It also reminded me about the comment made by Luke during one of the WAN shows. He said that he loves going to the cinema with Brandon because he asks questions afterward that made Luke think about how the movie was made, questions like "why do you think you liked that scene in particular?".
     
    I think teaching these things could help people appreciate movies more, and maybe inspire people to make their own movies as well.
  11. Agree
    LAwLz got a reaction from Yoshcko for a status update, I wish they taught cinematography in schools. When I went to school, we were taught w   
    I wish they taught cinematography in schools.
    When I went to school, we were taught woodworking, sewing, music and drawing. I think one of these could be (optionally) replaced with cinematography.
     
    I'm not talking about "let's watch a movie and discuss what the message was". I'm talking about how the scene was composed, how the movie was edited, tempo, structure and other things like that.
    In our drawing classes we learned about perspective, color mixing, proportions and other things. I think it's about time a similar subject appears for movies, because it seems like most people severely lacks in this area. I've certainly realized how ignorant I am about it after listening and talking to people who have been to film school.
     
    It also reminded me about the comment made by Luke during one of the WAN shows. He said that he loves going to the cinema with Brandon because he asks questions afterward that made Luke think about how the movie was made, questions like "why do you think you liked that scene in particular?".
     
    I think teaching these things could help people appreciate movies more, and maybe inspire people to make their own movies as well.
  12. Agree
    LAwLz got a reaction from Yoshcko for a status update, I wish they taught cinematography in schools. When I went to school, we were taught w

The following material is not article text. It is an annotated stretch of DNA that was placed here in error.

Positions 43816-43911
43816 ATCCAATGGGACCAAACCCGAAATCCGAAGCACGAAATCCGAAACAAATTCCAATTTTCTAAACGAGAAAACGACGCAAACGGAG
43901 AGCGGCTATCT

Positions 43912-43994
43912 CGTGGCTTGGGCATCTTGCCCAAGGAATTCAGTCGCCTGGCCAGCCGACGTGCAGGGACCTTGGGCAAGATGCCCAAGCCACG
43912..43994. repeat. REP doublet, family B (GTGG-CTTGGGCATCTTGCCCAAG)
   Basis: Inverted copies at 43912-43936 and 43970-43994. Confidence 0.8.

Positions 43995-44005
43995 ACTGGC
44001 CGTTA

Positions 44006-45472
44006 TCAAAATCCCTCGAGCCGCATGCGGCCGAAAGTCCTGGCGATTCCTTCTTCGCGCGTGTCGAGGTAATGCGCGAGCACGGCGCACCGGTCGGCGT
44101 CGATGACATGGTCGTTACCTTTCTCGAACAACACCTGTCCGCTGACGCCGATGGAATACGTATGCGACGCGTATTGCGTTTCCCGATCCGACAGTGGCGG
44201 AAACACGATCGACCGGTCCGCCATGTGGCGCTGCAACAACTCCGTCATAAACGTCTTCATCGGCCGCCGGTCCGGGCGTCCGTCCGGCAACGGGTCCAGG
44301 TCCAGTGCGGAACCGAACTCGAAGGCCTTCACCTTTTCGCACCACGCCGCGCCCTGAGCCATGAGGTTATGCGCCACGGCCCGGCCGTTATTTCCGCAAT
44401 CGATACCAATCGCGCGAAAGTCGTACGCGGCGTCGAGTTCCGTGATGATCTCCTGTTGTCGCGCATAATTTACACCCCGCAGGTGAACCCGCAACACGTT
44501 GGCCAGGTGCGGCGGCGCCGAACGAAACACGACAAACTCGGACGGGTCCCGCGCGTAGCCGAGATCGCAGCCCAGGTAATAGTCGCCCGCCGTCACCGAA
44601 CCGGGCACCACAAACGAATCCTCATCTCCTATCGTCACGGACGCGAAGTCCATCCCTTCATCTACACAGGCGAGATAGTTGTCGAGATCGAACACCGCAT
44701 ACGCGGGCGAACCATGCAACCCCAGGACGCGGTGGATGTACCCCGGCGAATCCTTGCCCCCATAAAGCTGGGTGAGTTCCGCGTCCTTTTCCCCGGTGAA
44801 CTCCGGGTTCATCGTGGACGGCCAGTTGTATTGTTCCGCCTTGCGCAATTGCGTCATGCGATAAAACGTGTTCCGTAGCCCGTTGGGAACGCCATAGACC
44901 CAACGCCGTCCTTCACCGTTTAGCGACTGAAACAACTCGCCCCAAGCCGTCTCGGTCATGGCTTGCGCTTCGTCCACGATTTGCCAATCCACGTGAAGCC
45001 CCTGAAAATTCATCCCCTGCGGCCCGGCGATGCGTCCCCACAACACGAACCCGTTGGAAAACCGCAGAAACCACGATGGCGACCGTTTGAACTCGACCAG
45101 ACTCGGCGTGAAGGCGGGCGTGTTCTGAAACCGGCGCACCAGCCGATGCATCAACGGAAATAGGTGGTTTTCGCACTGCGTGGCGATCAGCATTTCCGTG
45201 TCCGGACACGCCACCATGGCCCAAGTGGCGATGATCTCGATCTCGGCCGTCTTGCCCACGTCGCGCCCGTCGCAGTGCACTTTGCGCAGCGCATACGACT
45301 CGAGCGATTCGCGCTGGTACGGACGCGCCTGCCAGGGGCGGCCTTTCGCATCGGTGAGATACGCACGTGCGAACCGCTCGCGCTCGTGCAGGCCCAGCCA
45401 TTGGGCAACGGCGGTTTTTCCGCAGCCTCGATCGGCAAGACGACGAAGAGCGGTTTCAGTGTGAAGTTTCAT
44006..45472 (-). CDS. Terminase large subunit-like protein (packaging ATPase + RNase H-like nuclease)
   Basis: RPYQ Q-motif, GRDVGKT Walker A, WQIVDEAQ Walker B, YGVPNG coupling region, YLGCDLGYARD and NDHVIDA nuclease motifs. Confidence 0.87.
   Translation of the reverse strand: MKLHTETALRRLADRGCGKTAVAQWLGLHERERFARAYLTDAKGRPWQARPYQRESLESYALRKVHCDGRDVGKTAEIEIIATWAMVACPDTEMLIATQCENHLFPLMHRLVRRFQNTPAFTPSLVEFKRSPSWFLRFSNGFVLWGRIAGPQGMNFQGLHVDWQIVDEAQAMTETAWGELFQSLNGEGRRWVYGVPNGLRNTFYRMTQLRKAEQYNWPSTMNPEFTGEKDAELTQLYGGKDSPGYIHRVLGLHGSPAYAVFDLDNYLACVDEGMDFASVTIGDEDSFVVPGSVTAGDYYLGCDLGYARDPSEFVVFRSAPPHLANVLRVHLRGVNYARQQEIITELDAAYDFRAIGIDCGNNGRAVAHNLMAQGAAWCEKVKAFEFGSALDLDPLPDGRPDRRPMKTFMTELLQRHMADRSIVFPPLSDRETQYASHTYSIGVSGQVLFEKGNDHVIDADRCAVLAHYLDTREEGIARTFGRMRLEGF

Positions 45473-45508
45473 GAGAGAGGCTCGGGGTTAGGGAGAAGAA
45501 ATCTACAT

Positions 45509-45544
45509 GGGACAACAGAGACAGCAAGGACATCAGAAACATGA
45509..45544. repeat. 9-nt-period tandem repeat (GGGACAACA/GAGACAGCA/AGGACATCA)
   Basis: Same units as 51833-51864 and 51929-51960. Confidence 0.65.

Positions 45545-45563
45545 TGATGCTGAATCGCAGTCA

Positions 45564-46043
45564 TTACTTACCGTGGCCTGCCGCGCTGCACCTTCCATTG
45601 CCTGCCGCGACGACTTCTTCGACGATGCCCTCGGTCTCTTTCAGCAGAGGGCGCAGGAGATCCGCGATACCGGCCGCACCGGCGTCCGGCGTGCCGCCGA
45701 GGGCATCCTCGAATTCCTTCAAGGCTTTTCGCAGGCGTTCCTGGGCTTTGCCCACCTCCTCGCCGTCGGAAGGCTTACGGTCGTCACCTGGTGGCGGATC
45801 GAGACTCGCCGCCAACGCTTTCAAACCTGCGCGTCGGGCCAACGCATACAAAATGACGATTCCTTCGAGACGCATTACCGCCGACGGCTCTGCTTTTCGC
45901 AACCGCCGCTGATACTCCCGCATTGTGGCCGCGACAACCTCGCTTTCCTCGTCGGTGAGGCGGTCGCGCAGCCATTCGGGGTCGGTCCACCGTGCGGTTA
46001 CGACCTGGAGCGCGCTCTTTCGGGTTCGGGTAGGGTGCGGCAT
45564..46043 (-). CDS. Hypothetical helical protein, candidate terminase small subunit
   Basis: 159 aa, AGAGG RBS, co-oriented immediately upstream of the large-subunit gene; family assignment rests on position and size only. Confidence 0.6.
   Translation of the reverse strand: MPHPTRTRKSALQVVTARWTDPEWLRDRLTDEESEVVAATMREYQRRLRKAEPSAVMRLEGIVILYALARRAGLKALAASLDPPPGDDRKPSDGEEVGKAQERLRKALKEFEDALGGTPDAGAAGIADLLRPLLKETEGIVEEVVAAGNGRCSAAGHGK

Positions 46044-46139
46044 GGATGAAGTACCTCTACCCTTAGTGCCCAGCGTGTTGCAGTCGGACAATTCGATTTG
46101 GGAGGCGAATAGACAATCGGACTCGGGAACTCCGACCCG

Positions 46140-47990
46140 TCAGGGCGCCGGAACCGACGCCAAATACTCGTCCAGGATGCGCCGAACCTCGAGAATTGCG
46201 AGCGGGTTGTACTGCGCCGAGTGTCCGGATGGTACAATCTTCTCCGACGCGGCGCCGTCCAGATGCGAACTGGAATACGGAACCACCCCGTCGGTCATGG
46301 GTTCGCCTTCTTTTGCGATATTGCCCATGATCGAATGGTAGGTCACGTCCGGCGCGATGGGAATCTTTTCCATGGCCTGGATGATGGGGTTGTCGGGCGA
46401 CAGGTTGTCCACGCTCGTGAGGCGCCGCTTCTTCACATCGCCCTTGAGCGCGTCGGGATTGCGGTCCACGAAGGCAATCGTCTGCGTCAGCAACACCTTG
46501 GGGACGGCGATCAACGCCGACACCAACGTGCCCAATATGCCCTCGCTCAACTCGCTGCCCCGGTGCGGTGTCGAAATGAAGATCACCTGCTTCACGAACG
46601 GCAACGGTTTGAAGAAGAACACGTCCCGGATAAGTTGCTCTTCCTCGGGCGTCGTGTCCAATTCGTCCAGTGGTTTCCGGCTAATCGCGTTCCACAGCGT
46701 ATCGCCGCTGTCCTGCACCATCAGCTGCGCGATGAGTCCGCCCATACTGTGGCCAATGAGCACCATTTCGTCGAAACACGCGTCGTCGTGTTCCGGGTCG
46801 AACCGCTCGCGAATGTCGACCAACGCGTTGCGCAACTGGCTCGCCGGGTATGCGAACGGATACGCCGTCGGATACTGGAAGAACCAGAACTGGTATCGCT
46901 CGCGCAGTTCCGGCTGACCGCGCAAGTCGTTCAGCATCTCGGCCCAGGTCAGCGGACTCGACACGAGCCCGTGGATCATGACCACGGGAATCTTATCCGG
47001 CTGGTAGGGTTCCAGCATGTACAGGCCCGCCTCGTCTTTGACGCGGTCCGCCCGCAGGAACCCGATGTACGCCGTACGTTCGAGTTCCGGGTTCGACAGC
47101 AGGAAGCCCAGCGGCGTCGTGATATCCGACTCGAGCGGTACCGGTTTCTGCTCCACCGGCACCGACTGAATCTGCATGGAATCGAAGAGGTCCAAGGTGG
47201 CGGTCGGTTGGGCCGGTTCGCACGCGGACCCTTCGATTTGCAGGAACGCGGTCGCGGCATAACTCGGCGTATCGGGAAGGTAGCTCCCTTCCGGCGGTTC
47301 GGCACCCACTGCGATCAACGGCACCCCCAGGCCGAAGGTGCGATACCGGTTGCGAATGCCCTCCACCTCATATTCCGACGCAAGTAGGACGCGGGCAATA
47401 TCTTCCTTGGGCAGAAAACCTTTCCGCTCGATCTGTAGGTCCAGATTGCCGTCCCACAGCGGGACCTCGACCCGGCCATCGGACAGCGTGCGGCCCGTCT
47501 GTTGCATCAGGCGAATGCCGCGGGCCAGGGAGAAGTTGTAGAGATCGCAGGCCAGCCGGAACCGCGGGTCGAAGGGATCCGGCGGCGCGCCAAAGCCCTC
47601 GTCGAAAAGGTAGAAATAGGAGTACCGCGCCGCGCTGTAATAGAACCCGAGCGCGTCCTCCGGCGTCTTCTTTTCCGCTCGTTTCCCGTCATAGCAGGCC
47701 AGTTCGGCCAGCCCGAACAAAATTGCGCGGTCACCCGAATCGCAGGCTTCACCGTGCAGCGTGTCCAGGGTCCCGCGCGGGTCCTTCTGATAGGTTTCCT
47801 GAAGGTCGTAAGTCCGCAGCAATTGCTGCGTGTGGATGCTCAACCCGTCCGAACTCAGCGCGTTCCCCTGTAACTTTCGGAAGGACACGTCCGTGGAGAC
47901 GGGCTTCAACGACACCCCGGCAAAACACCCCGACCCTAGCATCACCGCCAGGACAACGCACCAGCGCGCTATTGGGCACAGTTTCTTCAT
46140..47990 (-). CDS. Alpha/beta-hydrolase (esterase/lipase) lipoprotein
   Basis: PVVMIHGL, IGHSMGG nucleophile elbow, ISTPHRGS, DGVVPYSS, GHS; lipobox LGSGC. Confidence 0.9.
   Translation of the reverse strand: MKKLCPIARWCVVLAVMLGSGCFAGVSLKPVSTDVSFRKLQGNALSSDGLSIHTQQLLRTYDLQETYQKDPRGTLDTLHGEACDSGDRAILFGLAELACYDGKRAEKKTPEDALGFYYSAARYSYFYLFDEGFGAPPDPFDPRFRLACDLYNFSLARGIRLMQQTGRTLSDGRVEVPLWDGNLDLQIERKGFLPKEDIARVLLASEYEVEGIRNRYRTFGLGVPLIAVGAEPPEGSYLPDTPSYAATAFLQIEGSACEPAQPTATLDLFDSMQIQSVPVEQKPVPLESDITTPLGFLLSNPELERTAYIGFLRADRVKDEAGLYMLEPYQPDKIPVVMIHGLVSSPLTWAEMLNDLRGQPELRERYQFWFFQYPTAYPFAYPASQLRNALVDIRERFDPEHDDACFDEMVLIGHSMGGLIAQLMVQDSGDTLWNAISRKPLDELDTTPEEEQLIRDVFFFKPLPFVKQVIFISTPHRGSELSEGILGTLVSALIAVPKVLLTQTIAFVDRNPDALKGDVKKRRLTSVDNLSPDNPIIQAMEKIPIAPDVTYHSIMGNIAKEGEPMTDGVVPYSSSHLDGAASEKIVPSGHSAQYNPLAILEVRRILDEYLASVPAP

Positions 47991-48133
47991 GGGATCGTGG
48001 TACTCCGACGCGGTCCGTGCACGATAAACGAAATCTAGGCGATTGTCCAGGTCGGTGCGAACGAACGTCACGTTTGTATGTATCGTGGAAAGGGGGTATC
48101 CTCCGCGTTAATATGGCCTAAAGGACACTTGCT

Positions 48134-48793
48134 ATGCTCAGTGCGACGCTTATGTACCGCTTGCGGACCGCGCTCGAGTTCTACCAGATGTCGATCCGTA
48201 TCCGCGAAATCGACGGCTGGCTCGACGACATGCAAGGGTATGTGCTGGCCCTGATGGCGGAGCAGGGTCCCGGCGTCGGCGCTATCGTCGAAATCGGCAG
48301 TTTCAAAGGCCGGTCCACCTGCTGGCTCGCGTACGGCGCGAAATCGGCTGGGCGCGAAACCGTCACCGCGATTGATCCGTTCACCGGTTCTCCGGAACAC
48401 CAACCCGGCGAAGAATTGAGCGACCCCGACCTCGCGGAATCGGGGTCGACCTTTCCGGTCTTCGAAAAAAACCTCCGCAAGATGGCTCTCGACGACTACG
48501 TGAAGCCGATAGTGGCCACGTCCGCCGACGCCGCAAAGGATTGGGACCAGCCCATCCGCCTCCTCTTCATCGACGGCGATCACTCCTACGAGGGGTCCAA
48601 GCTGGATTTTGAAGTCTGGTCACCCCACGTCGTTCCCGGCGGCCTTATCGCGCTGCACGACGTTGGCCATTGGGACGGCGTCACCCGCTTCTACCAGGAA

I wish they taught cinematography in schools.
    When I went to school, we were taught woodworking, sewing, music and drawing. I think one of these could be (optionally) replaced with cinematography.
     
    I'm not talking about "let's watch a movie and discuss what the message was". I'm talking about how the scene was composed, how the movie was edited, tempo, structure and other things like that.
    In our drawing classes we learned about perspective, color mixing, proportions and other things. I think it's about time a similar subject appears for movies, because it seems like most people severely lacks in this area. I've certainly realized how ignorant I am about it after listening and talking to people who have been to film school.
     
    It also reminded me about the comment made by Luke during one of the WAN shows. He said that he loves going to the cinema with Brandon because he asks questions afterward that made Luke think about how the movie was made, questions like "why do you think you liked that scene in particular?".
     
    I think teaching these things could help people appreciate movies more, and maybe inspire people to make their own movies as well.
  13. Like
    LAwLz got a reaction from wkdpaul for a status update, Guess it's time to mine Ethereum. I'l just do it on my single 1060 during the nights